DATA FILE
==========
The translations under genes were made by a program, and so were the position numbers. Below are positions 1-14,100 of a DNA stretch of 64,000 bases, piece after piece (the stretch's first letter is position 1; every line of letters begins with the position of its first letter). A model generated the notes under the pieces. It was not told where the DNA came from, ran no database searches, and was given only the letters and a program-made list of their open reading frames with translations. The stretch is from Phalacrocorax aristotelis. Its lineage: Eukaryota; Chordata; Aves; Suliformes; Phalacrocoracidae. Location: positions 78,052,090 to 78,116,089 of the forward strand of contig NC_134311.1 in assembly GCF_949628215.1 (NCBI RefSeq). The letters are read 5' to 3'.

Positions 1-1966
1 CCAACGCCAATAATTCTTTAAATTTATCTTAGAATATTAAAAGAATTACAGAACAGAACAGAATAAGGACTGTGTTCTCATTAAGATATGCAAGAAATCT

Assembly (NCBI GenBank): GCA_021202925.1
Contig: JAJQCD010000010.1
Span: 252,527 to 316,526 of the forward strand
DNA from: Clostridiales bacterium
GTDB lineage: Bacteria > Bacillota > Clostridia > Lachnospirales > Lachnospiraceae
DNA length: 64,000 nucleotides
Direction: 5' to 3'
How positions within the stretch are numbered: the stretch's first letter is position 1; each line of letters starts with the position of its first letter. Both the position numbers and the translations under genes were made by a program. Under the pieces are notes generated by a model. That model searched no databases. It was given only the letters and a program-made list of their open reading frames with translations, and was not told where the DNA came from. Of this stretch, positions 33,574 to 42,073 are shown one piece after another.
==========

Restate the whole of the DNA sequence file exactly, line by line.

The translations under genes were made by a program, and so were the position numbers. Below are positions 1-14,100 of a DNA stretch of 64,000 bases, piece after piece (the stretch's first letter is position 1; every line of letters begins with the position of its first letter). A model generated the notes under the pieces. It was not told where the DNA came from, ran no database searches, and was given only the letters and a program-made list of their open reading frames with translations. The stretch is from Phalacrocorax aristotelis. Its lineage: Eukaryota; Chordata; Aves; Suliformes; Phalacrocoracidae. Location: positions 78,052,090 to 78,116,089 of the forward strand of contig NC_134311.1 in assembly GCF_949628215.1 (NCBI RefSeq). The letters are read 5' to 3'.

Positions 1-1966
1 CCAACGCCAATAATTCTTTAAATTTATCTTAGAATATTAAAAGAATTACAGAACAGAACAGAATAAGGACTGTGTTCTCATTAAGATATGCAAGAAATCT

Assembly (NCBI GenBank): GCA_021202925.1
Contig: JAJQCD010000010.1
Span: 252,527 to 316,526 of the forward strand
DNA from: Clostridiales bacterium
GTDB lineage: Bacteria > Bacillota > Clostridia > Lachnospirales > Lachnospiraceae
DNA length: 64,000 nucleotides
Direction: 5' to 3'
How positions within the stretch are numbered: the stretch's first letter is position 1; each line of letters starts with the position of its first letter. Both the position numbers and the translations under genes were made by a program. Under the pieces are notes generated by a model. That model searched no databases. It was given only the letters and a program-made list of their open reading frames with translations, and was not told where the DNA came from. Of this stretch, positions 33,574 to 42,073 are shown one piece after another.